Gear review: Nextivity CEL-FI ROAM R41Caravan Pack

Gear review: Nextivity CEL-FI ROAM R41Caravan Pack - Caravan World Australia

For some, a perfect caravan life might be finding a remote spot where there’s hardly any contact with the outside world. Imagine it. Camped on a faraway beach in the shade of a tropical sun with a cool breeze gliding across your tanned trim body while reading the book we have looking forward to for months. It could be a dream escape. On the other hand, there are many who enjoy a little more civilisation.

Either way, keeping in contact with family and friends or with business associates is essential and unfortunately, the best remote destinations come with a pretty dodgy phone reception. When Telstra tells you it covers 99 per cent of the population it leaves out the bit that no one lives where you want to camp. The latest mobile repeater from Powertec might be the answer for those of us who want to head bush but stay in contact and maybe even enjoy some better streaming services. However, in many great spots the phone signal is too weak to be reliable. 

The Nextivity CEL-FI ROAM R41 is the latest plug and play solution for finding a better phone signal and replaces the GO 31 Mobile repeater. The R41 uses a 4th generation Nextivity IntelliBoost chip with improved signal gain for 3G, 4G and 5G DSS connectivity and works across all Australian networks. Nextivity claims its chip offers the highest gain available anywhere and is licenced for use in Australia. Once the system is installed the unit improves the network signal without additional charges and is designed for nomadic applications in vehicles or boats and now caravans. 

Nextivity’s cellular signal booster works by amplifying the network transmission. An external donor antenna receives signal to the R41 module with algorithms to separate out the correct frequency and enhance the signal which is sent to a server antenna and then broadcast out to your mobile devices.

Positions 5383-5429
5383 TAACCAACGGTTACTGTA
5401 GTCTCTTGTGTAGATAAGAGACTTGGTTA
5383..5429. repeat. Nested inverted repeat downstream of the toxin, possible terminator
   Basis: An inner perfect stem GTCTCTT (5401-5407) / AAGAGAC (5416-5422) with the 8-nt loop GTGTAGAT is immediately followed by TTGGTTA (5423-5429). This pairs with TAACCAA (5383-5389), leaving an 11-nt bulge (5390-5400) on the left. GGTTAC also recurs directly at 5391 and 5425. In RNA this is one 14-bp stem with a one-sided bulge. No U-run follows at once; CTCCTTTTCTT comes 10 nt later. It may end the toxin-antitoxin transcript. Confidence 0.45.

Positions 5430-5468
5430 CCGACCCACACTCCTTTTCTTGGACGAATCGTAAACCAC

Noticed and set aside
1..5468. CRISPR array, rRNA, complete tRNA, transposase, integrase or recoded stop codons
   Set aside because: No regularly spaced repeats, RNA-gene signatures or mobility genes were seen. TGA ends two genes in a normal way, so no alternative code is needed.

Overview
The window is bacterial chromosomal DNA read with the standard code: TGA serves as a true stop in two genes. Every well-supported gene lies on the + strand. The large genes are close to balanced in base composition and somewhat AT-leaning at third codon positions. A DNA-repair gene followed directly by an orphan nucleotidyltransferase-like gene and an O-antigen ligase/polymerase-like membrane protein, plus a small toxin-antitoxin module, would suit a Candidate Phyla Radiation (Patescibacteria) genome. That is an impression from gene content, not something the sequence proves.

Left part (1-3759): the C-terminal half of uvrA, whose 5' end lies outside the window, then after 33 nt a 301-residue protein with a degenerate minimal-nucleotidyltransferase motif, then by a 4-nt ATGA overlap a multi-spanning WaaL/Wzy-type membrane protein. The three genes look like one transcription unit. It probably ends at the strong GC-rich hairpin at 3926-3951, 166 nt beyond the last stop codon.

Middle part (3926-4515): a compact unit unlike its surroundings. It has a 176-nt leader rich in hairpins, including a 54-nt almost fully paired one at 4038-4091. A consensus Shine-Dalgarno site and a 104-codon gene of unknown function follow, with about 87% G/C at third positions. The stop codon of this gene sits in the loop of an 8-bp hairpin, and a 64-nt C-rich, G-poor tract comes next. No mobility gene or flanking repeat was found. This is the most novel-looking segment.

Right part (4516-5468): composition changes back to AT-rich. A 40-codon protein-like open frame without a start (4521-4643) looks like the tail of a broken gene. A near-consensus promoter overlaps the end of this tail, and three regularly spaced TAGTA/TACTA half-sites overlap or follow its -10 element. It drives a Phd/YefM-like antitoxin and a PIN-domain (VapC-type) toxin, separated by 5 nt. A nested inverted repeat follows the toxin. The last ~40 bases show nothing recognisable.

Powertec in Queensland distributes Nextivity products across Australia and it was keen for me to install and test its latest offering, the Caravan Pack which, as the name suggests, is specifically suited caravanners. The kit comprises the R41 booster and your choice of antennas and all the cables needed. You also need to download the mobile WAVE app to help with installation and to get the most out of the booster. When using the app you can switch between Telstra, Optus and Vodaphone but it will only relay one phone at a time. 

Your selection of antenna is either a directional or omni directional and each has its place. The LPDA antenna is directional so needs to point towards the cell tower to pick up signal. It’s ideal for customers who stay in the same place for a few weeks and are happy to aim and setup the antenna. Its high gain picks up a stronger signal than standard antennas if aimed correctly. To help find the correct direction the WAVE app has a signal strength meter to test various directions.

The Omni antenna is marine quality and it’s able to receive a signal from 360 degrees, so there’s no need to setup and aim towards tower. It’s ideal for users who want an easy, user-friendly installation design and is better suited to areas where there is not a clear line of sight to the cell tower; where the signal may be bouncing and coming from different directions like low ground down by the beach, in valleys surrounded by hills, or mountainous areas with lots of trees. But it has lower gain so may not be able to pick up the signal as well as a directional antenna.